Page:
Miami is sweltering through what feels like triple-digit temperatures — and it’s not likely to get a break anytime soon.
The National Weather Service issued another heat advisory for parts of Miami-Dade and inland Collier counties from 11 a.m. to 6 p.m. Wednesday, a day after the heat index estimated high temperatures up to 111 degrees in parts of South Florida. Storms in the afternoon kept things feeling a little cooler than in the forecast.
But the swelter-weather isn’t going anywhere soon. The feels-like-100 temperatures will be sticking around for the rest of the week, with only a higher chance of storms on the weekend turning down the heat.
Though the actual temperature was expected to peak in the 90s, the heat index — which factors in humidity — makes it feel hotter. According to the index, the weather should feel about 10 degrees hotter than the mercury reading, from 105 to 110 degrees for areas including Miami, Kendall and Miami Beach.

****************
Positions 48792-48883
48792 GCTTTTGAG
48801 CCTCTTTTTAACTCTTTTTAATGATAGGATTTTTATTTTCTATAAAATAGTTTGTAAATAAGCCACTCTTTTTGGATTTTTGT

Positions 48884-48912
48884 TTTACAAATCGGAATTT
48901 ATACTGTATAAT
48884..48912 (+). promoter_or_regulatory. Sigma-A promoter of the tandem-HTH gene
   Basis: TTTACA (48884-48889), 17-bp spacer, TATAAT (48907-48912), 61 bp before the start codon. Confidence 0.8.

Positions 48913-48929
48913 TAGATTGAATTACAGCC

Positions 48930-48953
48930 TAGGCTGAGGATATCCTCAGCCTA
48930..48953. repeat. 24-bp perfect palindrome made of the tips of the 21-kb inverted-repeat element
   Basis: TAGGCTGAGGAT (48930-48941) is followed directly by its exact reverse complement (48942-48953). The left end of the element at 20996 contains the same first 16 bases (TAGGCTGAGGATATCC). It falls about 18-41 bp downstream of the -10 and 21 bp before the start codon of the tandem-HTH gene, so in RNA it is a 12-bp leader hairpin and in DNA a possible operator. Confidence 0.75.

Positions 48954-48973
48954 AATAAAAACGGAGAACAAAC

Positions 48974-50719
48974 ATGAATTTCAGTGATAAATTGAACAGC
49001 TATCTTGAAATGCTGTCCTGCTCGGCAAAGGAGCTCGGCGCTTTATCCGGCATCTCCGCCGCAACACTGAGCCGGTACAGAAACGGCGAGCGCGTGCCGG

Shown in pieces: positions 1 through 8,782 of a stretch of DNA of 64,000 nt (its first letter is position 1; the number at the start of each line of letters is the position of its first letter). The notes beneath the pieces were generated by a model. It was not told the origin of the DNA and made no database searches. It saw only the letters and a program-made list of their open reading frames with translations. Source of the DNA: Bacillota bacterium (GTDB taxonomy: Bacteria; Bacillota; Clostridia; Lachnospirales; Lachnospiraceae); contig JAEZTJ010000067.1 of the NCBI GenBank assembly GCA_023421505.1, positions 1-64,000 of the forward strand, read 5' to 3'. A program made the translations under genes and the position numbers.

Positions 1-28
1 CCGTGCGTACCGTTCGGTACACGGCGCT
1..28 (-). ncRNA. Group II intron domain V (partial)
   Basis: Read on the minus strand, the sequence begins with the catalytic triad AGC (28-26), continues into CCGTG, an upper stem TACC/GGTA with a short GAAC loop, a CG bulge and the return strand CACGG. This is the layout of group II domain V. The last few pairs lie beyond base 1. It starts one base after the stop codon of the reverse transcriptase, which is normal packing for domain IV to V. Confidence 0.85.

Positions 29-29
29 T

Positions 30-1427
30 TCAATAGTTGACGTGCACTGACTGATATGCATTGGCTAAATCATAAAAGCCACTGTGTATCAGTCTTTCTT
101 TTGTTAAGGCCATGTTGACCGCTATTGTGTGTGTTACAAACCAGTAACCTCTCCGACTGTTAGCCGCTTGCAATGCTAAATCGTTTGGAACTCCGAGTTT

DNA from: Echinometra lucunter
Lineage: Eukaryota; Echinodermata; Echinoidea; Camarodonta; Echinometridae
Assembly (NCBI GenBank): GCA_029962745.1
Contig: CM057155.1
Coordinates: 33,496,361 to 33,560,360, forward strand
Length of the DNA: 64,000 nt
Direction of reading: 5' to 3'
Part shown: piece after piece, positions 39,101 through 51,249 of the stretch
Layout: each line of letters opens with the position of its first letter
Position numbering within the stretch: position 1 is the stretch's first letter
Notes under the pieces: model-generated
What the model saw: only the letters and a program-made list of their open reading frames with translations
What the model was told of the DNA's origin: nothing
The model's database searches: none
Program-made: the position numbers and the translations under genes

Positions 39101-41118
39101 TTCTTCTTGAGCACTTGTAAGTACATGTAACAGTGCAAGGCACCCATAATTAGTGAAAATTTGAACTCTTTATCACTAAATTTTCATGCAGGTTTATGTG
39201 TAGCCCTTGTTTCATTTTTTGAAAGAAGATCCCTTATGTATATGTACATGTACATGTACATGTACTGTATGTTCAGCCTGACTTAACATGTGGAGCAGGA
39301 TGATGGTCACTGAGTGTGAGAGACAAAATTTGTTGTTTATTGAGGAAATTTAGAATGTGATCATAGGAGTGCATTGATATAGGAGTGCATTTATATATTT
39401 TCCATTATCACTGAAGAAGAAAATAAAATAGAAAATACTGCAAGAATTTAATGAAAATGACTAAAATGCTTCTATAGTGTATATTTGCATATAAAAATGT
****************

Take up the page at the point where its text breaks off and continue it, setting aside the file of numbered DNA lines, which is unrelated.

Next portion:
For comparison, Phoenix, which had a similar temperature forecast Wednesday, had a heat index of 106 degrees predicted in the afternoon. Other than South Florida, heat advisories have been issued in Missouri and Kansas, where the heat index predicts the temperature will feel like 110 to 115 degrees.
Part of the reason for the high apparent temperature in Miami is a high pressure ridge over South Florida, said National Weather Service meteorologist Larry Kelly, as well as a southeast wind that is bringing in moisture to the region.
“That’s what’s making it feel a little hotter than it actually is,” Kelly said. “For the rest of the week, we still have high temperatures around.”
High actual temperatures are expected to dip into the low-90s toward the weekend, but what will likely bring down the heat index are the thunderstorms and rain expected around the beginning of next week, Kelly added.
South Florida may see some showers Wednesday moving from the coast inland, though chances hover around 30 percent, according to the weather agency.
The heat advisory warns people to stay indoors in shaded or air-conditioned spaces if possible, and to drink water to stay hydrated.